Teran. This appeal followed.
95 enunciates a general rule of non-liability for property
owners when a contractor or subcontractor or an employee of a
contractor or subcontractor is injured while performing
repairs or construction." Rosa v. Mestena Operating,
LLC, 461 S.W.3d 181, 182-87 (Tex. App.-San Antonio 2014,
pet. denied). The property owner has the initial burden to
establish that Chapter 95 applies. Montoya v.
Nichirin-Flex U.S.A., Inc., 417 S.W.3d 507, 511 (Tex.
App.-El Paso 2013, no pet.). A property owner establishes
that Chapter 95 applies if the plaintiff's claim is for
personal injury that "arises from the condition or use
of an improvement to real property where the contractor or
subcontractor constructs, repairs, renovates, or modifies the
improvement." Tex. Civ. Prac. & Rem. Code Ann.
§ 95.002. Once the property owner establishes that
Chapter 95 applies, the burden shifts to the plaintiff to
establish that the property owner (1) exercised or retained
some control over the manner in which the work was performed,
other than the right to order the work to start or stop or to
inspect progress or receive reports and (2) had actual
knowledge of the danger or condition resulting in the
personal injury, death, or property damage and failed to
adequately warn the plaintiff of that danger or condition.
95 is the plaintiff's sole means of recovery if it
applies. Ineos USA, LLC v. Elmgren, 505 S.W.3d 555,
561 (Tex. 2016). "Chapter 95 only applies when the
injury results from a condition or use of the same
improvement on which the contractor (or its employee) is
working when the injury occurs." Id. at 567
first issue, Los Compadres contends that we must recognize
that Chapter 95 applies.
understand it, Los Compadres first generally argues that
appellees' claims are governed by Chapter 95 because the
Texas Supreme Court has construed Chapter 95's
"condition or use" language to mean that Chapter 95
applies to both premises liability and negligence claims
against a property owner. We agree with Los Compadres that
Chapter 95 applies to "'all negligence claims that
arise from either a premises defect or the negligent activity
of a property owner or its employees.'" Torres
v. Chauncey Mansell & Mueller Supply Co., 518 S.W.3d
481, 486 (Tex. App.-Amarillo 2017, pet. denied). However, as
further explained below, for Chapter 95 to apply, a property
owner must first establish that the plaintiff's injury
was caused by the same improvement the plaintiff was
constructing, repairing, renovating, or modifying when the
injury occurred. Ineos USA, LLC, 505 S.W.3d at 567.
Thus, although this case involves negligence claims and Los
Compadres is the property owner, our analysis does not end
there. See id.
Compadres had the initial burden to establish that Chapter 95
applies by showing that (1) Los Compadres is a property
owner, (2) appellees alleged that Los Compadres is liable for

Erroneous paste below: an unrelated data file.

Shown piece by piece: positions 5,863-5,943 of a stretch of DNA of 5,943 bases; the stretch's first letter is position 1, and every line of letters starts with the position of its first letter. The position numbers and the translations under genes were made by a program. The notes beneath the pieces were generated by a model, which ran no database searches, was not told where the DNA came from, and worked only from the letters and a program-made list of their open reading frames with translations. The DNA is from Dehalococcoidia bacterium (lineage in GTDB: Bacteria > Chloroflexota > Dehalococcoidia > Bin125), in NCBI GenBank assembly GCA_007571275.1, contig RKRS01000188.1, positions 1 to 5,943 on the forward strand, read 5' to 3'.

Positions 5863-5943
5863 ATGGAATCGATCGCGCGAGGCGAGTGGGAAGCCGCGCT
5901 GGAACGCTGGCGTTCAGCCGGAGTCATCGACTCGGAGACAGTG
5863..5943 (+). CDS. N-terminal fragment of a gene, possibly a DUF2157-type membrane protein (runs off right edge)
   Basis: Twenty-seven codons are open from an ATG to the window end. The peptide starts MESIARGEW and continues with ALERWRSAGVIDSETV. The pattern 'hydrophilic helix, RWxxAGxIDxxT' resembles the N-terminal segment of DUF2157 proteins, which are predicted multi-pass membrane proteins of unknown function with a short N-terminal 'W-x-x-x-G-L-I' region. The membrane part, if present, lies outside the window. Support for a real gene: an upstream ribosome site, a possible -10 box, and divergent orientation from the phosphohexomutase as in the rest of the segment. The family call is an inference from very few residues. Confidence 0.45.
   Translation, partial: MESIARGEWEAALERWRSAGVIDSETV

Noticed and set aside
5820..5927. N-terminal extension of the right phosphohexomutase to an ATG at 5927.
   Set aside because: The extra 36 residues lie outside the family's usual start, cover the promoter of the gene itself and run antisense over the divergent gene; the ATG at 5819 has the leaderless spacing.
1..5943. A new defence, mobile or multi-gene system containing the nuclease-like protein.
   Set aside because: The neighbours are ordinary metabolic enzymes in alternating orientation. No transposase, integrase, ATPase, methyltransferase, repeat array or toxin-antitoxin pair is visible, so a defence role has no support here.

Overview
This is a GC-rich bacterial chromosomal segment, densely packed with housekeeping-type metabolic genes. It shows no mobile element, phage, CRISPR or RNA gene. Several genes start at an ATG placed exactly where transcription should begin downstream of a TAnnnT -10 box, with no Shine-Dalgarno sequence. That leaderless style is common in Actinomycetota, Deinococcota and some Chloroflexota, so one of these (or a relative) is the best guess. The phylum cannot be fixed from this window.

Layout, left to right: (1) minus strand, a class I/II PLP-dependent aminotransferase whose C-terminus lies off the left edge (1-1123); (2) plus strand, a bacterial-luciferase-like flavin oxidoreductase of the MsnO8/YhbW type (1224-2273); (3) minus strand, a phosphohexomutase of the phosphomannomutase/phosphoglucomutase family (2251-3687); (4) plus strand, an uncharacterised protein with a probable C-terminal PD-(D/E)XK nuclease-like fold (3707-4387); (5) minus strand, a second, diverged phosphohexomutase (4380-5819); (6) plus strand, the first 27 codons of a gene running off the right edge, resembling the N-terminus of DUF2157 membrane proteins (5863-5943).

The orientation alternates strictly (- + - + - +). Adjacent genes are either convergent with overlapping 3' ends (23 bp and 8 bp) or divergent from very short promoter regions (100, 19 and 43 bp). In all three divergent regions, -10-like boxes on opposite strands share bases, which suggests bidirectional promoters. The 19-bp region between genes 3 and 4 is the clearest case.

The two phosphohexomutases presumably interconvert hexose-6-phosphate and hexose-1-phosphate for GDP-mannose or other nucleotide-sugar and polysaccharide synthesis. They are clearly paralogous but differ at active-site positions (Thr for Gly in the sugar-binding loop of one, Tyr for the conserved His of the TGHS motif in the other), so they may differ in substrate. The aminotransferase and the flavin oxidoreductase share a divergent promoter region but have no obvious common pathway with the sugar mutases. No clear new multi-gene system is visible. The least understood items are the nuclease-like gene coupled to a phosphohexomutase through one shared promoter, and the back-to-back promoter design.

personal injury, (3) appellees were employees of a contractor
or subcontractor, and (4) appellees' claims arise from a
condition or use of an improvement to Los Compadres'
property where the contractor or subcontractor was
constructing, repairing, renovating, or modifying the
improvement. See Montoya, 417 S.W.3d at 511.
Although, Los Compadres states in its brief that there is no
dispute as to the first three elements, it does not
specifically state that appellees were constructing,
repairing, renovating, or modifying an improvement when the
injury occurred. See id.
Los Compadres cites Torres-a case that has similar
facts. In Torres, the appellant was electrocuted
when the handle of a bull float he was using to smooth
freshly poured cement in a parking lot touched an electrical
line that was hanging overhead. 518 S.W.3d at 484. The trial
court granted summary judgment in favor of the property
owner, and the appellate court affirmed, holding in relevant
part, that Chapter 95 applied because the power line was part
of the workplace, which the court concluded must be
considered when determining whether Chapter 95 applies.
Id. at 485. The Torres court relied on
Ineos and disavowed Hernandez v. Brinker
International, Inc., 285 S.W.3d 152, 157-58 (Tex.
App.-Houston [14th Dist.] 2009, no pet.) (plurality op.),
even though the Ineos court cited Hernandez
approvingly and relied upon to hold that Chapter 95 only
applies if the injured plaintiff was constructing, repairing,
renovating, or modifying the same improvement that
caused the injury.  Ineos USA, L.L.C., 505 S.W.3d at
567; Torres, 518 S.W.3d at 484.
Ineos court adopted the Hernandez analysis.
See 505 S.W.3d at 567. In Hernandez, the
appellant was hired to fix an air conditioning unit, and
while he carried a compressor either walking to the unit or
away from it, the roof where the unit was located collapsed,
causing the appellant's injury. 285 S.W.3d at 154. The
property owner filed a motion for summary judgment claiming
that Chapter 95 barred the plaintiff's recovery because